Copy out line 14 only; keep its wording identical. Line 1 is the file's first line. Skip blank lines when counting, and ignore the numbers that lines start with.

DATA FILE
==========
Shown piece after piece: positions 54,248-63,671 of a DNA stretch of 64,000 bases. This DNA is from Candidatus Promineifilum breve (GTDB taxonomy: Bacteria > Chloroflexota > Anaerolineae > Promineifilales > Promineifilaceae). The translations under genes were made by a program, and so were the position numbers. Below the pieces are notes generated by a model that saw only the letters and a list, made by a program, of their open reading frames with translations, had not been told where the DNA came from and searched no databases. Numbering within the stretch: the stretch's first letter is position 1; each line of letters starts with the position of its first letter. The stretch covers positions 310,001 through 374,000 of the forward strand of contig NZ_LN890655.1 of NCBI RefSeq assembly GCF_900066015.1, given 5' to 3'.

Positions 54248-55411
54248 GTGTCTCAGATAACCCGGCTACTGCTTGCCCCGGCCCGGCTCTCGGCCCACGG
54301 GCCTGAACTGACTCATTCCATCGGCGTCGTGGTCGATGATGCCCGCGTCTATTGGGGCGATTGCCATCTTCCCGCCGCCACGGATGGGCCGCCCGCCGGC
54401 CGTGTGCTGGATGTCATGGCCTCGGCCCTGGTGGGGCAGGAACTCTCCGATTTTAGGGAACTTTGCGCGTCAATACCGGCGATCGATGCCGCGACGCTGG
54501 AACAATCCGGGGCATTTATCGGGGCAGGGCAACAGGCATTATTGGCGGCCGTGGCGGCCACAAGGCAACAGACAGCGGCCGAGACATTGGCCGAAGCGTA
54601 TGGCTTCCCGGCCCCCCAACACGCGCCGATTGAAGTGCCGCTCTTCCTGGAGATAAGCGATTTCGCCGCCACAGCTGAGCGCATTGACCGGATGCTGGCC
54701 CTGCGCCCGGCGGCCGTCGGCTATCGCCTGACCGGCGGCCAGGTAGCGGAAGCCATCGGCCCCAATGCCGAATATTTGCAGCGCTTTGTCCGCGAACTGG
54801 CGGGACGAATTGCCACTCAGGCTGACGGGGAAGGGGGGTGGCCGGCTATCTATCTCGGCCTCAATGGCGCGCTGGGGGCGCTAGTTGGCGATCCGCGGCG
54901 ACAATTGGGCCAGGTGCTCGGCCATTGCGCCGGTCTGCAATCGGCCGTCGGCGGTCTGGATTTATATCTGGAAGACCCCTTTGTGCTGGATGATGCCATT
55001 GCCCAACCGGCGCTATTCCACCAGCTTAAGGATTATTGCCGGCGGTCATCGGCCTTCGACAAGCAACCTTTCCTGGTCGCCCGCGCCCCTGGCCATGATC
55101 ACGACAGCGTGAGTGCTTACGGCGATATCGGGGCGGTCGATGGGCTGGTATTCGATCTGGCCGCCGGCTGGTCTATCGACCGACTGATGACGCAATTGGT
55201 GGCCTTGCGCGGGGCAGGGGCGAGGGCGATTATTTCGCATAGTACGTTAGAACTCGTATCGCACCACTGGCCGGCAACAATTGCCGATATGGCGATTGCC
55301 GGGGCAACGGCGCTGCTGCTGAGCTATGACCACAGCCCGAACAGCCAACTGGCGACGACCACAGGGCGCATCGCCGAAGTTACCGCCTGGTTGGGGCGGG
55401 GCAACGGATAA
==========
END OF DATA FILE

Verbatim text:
55301 GGGGCAACGGCGCTGCTGCTGAGCTATGACCACAGCCCGAACAGCCAACTGGCGACGACCACAGGGCGCATCGCCGAAGTTACCGCCTGGTTGGGGCGGG